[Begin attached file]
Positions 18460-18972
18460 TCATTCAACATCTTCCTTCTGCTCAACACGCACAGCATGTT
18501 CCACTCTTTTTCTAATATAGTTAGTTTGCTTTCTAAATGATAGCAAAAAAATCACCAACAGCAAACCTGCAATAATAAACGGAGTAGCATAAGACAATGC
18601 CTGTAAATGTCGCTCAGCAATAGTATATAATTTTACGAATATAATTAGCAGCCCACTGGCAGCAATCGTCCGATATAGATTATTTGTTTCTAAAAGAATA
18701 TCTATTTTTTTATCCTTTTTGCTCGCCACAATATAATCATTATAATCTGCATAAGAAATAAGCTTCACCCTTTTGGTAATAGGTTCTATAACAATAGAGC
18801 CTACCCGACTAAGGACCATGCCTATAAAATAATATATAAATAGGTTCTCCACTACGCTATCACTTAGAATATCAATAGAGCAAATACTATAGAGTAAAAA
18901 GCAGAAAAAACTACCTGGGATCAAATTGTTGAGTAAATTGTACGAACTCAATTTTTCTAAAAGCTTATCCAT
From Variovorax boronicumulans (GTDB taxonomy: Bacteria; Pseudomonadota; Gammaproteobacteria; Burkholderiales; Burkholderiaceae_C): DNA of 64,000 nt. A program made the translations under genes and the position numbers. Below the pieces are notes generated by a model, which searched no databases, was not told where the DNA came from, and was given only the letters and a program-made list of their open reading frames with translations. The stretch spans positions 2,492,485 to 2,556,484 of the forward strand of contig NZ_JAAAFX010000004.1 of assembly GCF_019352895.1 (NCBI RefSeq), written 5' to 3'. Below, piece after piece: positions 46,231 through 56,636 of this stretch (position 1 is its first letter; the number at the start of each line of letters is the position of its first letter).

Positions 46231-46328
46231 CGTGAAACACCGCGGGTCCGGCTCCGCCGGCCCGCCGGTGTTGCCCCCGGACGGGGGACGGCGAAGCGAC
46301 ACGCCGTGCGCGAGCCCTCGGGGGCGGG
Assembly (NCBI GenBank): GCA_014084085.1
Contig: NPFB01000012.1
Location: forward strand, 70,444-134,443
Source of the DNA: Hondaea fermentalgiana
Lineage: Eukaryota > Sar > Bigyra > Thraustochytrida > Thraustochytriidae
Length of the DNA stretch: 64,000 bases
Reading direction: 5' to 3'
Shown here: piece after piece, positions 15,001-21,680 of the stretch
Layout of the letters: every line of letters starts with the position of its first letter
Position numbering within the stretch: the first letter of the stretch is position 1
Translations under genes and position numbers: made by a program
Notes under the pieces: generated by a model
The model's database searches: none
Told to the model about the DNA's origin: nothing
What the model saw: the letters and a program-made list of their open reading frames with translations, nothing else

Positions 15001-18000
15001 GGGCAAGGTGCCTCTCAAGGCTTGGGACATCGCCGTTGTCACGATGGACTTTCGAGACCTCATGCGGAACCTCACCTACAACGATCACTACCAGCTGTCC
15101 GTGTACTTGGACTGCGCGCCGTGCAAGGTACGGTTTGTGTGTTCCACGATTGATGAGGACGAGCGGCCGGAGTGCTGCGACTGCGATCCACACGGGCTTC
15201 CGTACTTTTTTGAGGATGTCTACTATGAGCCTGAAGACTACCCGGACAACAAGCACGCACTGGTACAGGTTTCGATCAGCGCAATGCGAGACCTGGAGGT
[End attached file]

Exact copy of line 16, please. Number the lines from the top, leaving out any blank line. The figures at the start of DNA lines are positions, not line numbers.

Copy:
Lineage: Eukaryota > Sar > Bigyra > Thraustochytrida > Thraustochytriidae